Rodrigues studies the changes to the soil microbiome when primary forests are converted to pasture. "There are very few primary forests in the United States. So, we have been working with tropical systems these days because that's the next frontier in agricultural systems."
About 20 percent of the Amazon rainforest has been removed—converted into pastures to raise cattle. Brazil ranks among the world's top four exporters of beef. The fact that the United States has so few primary forests is one reason Rodrigues tries to avoid judgment about the deforestation in the Amazon despite its impact on the environment.
"From my privileged position I'm not going to tell someone not to do what the U.S. did." He sees his role as assisting with their decisions. "We might help people if we say 'let's help you to achieve what you want to achieve.'"
To convert pristine rainforest into pasture, the old-growth trees are removed and sold, and then everything left is burned. He says the burning can go on for weeks.
The changes to ecosystem diversity are obvious and dramatic after the conversion. "You've removed all the plants and the trees and then you have maybe one grass. You go from a large number of animal species to maybe one or two species—cows and very few birds," says Rodrigues.
Changes beneath the surface
But what he is there to study is what is not so visible: He wants to know has happened to the microorganisms in the soil.
He gives, as an example, Acidobacteria. Acidobacteria is a large, diverse phylum of bacteria. "As the name suggests, they like more of an acidic environment, lower pH soils like the ones that we find in the Amazon forest," says Rodrigues.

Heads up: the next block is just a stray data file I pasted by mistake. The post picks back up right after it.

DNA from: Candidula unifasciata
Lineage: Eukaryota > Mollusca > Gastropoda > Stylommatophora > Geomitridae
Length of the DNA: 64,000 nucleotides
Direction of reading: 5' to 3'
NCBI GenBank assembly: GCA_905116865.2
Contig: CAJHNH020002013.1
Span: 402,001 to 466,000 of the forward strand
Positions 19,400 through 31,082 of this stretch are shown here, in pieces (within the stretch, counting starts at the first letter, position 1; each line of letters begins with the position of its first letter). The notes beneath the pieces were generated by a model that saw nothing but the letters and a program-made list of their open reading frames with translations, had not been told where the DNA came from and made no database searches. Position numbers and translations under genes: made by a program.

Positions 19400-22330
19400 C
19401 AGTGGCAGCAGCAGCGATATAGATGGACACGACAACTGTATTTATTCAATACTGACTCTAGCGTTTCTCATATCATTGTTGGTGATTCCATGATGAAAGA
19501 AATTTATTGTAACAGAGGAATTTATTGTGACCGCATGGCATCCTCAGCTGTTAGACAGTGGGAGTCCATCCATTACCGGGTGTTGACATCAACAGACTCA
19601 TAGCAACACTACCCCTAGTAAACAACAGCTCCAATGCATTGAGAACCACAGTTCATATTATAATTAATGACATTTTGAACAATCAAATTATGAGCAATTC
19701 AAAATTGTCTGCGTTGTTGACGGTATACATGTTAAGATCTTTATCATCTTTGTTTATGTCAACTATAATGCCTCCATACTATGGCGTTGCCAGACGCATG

But after the forest has been burned, all the ashes fertilize the soil and increase the pH, making it more alkaline. "Those guys don't like that," he says. The Acidobacteria that had been in the forest are not found in the pasture. "They are gone because the environment has changed."
Rodrigues has published numerous studies on the microbiome. One looked at the loss of fungal diversity in the Amazon. Another recent paper looked at the nitrogen-methane cycle in the Amazon based on the microbial communities associated with it. In another, he worked with microbiome researchers from China, which is going through the same type of deforestation happening in the Amazon.
And he's also involved in projects closer to home, including a project in California with Kate Scow measuring the microbial emission rates of methane that are being released at farms using dairy manure for compost. "What we learned to do in the Amazon we are applying to California dairy farms," says Rodrigues.
Because the converted pastures in the Amazon are not fertilized, they end up with poor-quality soil and are usually abandoned after seven to 10 years. One hopeful sign he sees for environmental recovery in the Amazon is what happens next.
"If you still have forest surrounding this pasture, the forest will start to colonize again. It starts as a dirty pasture—a few bushes, trees here and there—then it takes over again. It's not as beautiful and big as the primary because of the size of the trees—it takes 350 years for a big tree to grow—but it's returning to that system. And we have seen that the microbial functions return as well," says Rodrigues.
He points out that a secondary forest is growing and can capture more carbon than the primary forest that had been in climax was able to capture.
"As long as we maintain corridors and maintain the areas of primary forest, it can reseed that area. Animals can move in and out. We can maintain the biodiversity, and the structure of the environment."
The tenacity of microbes
When we talk about the ability of microbes to survive in such different environments, he describes how he had helped a colleague isolate microbes that had been living deep underground in the frozen permafrost in Siberia. Living in ice.
"They were alive, but they were just waiting to get a certain amount of nutrients." He describes how a different colleague isolated viable microbes from the frozen remains of a mammoth from the last ice age. "They came back to life. They were still viable," says Rodrigues.
"There are estimates that microbes have been here for 3.8 billion years on the planet. The planet around 4.8 billion years and the first indications of microbial life around 3.8 billion years," says Rodrigues.
Rodrigues' work with microbes has given him tremendous respect for the organisms. "I admire them." He smiles. "Those guys can survive."